After announcing their partnership with San Francisco-based label The Flenser, genre-defying five-piece Elizabeth Colour Wheel are offering more clues to what they have in store for the world in 2019. The experimental five-piece have announced the imminent release of their first full-length, Nocebo, due out on March 15.
Boston, MA five-piece Elizabeth Colour Wheel have announced a partnership with San Francisco-based label The Flenser. In Spring 2019, the band will release their debut full-length which was recorded earlier this year and was mixed/mastered by Seth Manchester at Machines With Magnets (The Body, Street Sects). Details for the album will surface soon, and the band will tour along the east coast in anticipation of its release — see all tour dates listed below.
Austin, TX industrial/punk duo Street Sects thrive in the midst of infinite possibility and mutually assured destruction. With their new LP, vocalist Leo Ashline and multi-instrumentalist Shaun Ringsmuth unleash a calculated assault on the senses rife with melodic tension, center-stage vocals, and neo-noir themes. The Kicking Mule is official released today via The Flenser — listen to the album in full now via Bandcamp or Spotify.
Continuing to stoke the fiery anticipation around their sophomore album, Austin-based duo Street Sects have unviled a new song titled “The Drifter.” Driven by metallic clatter and vocalist Leo Ashline’s neo-noir narrative, the track serves as the bridge between the calamity of the duo’s 2016 debut (End Position, 2016) and the forthcoming melody leaning LP The Kicking Mule. Listen to “The Drifter” now courtesy of Echoes & Dust (or directly on YouTube).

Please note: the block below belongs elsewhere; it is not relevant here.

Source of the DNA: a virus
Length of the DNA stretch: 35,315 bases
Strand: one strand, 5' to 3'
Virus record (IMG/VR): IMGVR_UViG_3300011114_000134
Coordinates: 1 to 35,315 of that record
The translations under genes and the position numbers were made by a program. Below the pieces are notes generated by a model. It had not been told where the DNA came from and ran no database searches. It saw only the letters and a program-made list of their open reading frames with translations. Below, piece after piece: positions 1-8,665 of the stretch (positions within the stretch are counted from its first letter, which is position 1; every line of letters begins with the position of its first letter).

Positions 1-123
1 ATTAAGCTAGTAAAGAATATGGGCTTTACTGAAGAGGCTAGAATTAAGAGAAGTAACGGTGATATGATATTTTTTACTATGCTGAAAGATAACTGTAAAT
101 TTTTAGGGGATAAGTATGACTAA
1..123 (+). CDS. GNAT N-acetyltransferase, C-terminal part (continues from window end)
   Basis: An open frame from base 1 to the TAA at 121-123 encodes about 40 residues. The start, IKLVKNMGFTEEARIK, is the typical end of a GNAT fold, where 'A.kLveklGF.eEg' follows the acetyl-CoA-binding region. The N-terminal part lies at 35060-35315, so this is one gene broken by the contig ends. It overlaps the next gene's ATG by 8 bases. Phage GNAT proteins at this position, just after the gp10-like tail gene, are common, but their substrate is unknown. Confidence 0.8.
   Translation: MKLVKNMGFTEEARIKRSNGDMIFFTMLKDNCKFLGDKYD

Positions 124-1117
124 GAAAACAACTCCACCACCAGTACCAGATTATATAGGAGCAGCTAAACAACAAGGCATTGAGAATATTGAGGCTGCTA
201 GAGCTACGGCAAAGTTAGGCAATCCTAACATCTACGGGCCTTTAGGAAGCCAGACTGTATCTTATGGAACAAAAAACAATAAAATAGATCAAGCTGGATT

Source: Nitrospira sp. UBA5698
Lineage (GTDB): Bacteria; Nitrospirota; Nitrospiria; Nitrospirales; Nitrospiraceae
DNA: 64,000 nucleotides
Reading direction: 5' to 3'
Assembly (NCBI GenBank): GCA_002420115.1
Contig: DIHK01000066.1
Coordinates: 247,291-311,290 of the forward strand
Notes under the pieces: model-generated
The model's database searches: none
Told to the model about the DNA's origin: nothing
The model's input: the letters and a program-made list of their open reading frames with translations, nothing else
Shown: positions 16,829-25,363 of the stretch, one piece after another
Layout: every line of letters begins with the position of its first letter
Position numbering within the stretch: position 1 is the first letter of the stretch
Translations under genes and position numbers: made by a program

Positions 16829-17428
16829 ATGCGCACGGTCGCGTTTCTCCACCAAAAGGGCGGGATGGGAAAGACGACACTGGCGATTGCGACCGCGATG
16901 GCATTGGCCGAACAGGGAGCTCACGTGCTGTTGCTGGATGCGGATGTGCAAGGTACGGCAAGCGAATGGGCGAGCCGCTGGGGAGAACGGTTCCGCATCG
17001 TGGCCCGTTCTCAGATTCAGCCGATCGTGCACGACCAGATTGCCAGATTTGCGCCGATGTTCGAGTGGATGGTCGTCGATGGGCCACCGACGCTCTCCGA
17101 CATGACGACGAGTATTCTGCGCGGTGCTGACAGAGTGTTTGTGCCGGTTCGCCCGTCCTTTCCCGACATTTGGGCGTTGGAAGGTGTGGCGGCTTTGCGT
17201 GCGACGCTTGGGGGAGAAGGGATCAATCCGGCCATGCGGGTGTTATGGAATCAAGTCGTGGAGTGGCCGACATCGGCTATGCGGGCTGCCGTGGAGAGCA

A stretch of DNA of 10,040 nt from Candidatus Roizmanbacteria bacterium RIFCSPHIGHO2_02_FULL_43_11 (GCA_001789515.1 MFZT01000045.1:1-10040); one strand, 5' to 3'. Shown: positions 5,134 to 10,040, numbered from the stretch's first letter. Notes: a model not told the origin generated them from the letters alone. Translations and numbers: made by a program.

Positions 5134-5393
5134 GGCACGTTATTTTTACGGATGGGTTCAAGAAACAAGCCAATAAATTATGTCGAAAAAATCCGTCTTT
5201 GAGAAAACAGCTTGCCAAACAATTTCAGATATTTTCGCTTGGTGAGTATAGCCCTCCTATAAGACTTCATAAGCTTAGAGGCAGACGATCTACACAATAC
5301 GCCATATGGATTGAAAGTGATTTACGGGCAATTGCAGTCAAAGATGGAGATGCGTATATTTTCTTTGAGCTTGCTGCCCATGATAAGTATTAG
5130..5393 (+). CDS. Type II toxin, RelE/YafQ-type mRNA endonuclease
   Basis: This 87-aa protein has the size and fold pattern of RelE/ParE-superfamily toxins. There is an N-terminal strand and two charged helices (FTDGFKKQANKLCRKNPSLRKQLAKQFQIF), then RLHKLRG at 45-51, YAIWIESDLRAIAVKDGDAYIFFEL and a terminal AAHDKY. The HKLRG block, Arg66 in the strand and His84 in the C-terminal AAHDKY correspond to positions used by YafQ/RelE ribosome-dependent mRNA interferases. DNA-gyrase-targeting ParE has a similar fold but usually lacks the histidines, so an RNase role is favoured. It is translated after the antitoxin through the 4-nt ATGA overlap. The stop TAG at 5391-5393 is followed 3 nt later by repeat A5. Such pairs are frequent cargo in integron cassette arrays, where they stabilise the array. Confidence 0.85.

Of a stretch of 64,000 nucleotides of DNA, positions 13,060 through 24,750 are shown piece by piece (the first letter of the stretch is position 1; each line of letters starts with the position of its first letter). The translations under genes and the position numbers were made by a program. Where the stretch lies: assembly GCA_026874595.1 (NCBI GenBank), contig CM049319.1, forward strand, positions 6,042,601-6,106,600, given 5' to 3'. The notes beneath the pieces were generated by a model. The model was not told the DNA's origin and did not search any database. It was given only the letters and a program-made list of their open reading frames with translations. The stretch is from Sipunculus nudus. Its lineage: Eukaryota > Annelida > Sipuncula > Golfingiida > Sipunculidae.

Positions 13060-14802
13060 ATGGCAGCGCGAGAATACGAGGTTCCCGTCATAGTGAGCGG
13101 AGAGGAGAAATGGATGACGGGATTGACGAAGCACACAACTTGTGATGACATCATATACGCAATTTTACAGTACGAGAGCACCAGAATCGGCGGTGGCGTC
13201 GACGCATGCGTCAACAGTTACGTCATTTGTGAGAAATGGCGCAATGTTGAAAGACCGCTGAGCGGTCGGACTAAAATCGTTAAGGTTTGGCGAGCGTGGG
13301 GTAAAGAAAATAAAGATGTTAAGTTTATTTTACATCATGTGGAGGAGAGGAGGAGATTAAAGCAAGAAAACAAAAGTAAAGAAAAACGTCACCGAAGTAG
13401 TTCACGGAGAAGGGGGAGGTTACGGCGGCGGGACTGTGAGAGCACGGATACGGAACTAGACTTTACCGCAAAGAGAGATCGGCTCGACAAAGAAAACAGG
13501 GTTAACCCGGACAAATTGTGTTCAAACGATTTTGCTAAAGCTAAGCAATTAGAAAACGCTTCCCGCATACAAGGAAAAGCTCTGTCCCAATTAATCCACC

As he prepares for the release of his sixth full-length album Beastland on October 5th, Author & Punisher has unveiled the album’s third single, “Ode To Bedlam,” today via Consequence of Sound.
As urgent and tense as a hunting knife pressed to your quickening jugular, post-punk duo Street Sects’ forthcoming sophomore LP The Kicking Mule presents ten intimate vignettes about self-sabotage, visiting themes like battling mental illness, addiction, alienation and more. Though primarily known as masters of cacophonous samples and jittery electronic stutter, Street Sects’ new album represents a seismic shift in execution by applying those ideas to that of the romantic yet experimental approach of Roxy Music/Brian Eno as well as Berlin-era Bowie. Remind yourself of the way “Something I Can Never Have” fits on Pretty Hate Machine– a section of serenity within a blanket of attack.